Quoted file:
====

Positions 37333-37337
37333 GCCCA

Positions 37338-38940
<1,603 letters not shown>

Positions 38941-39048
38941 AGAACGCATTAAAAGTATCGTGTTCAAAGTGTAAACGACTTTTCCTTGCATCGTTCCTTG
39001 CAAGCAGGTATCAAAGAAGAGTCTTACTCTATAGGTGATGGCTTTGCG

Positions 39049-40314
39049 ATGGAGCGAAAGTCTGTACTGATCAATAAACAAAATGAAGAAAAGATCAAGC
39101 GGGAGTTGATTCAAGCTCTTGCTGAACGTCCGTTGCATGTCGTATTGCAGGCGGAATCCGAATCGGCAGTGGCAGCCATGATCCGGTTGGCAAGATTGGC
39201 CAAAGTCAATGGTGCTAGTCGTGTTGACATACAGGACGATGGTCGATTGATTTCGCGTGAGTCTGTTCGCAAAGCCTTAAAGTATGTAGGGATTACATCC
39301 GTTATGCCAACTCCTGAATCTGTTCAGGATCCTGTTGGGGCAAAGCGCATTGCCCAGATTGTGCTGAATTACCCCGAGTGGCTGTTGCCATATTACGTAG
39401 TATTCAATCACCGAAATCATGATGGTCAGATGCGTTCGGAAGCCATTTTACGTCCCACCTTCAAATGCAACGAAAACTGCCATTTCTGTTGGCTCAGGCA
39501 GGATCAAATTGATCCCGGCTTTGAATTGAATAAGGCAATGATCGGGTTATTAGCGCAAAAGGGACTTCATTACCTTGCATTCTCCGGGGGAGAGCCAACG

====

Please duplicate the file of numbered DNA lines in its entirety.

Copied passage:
Positions 37333-37337
37333 GCCCA

Positions 37338-38940
<1,603 letters not shown>

Positions 38941-39048
38941 AGAACGCATTAAAAGTATCGTGTTCAAAGTGTAAACGACTTTTCCTTGCATCGTTCCTTG
39001 CAAGCAGGTATCAAAGAAGAGTCTTACTCTATAGGTGATGGCTTTGCG

Positions 39049-40314
39049 ATGGAGCGAAAGTCTGTACTGATCAATAAACAAAATGAAGAAAAGATCAAGC
39101 GGGAGTTGATTCAAGCTCTTGCTGAACGTCCGTTGCATGTCGTATTGCAGGCGGAATCCGAATCGGCAGTGGCAGCCATGATCCGGTTGGCAAGATTGGC
39201 CAAAGTCAATGGTGCTAGTCGTGTTGACATACAGGACGATGGTCGATTGATTTCGCGTGAGTCTGTTCGCAAAGCCTTAAAGTATGTAGGGATTACATCC
39301 GTTATGCCAACTCCTGAATCTGTTCAGGATCCTGTTGGGGCAAAGCGCATTGCCCAGATTGTGCTGAATTACCCCGAGTGGCTGTTGCCATATTACGTAG
39401 TATTCAATCACCGAAATCATGATGGTCAGATGCGTTCGGAAGCCATTTTACGTCCCACCTTCAAATGCAACGAAAACTGCCATTTCTGTTGGCTCAGGCA
39501 GGATCAAATTGATCCCGGCTTTGAATTGAATAAGGCAATGATCGGGTTATTAGCGCAAAAGGGACTTCATTACCTTGCATTCTCCGGGGGAGAGCCAACG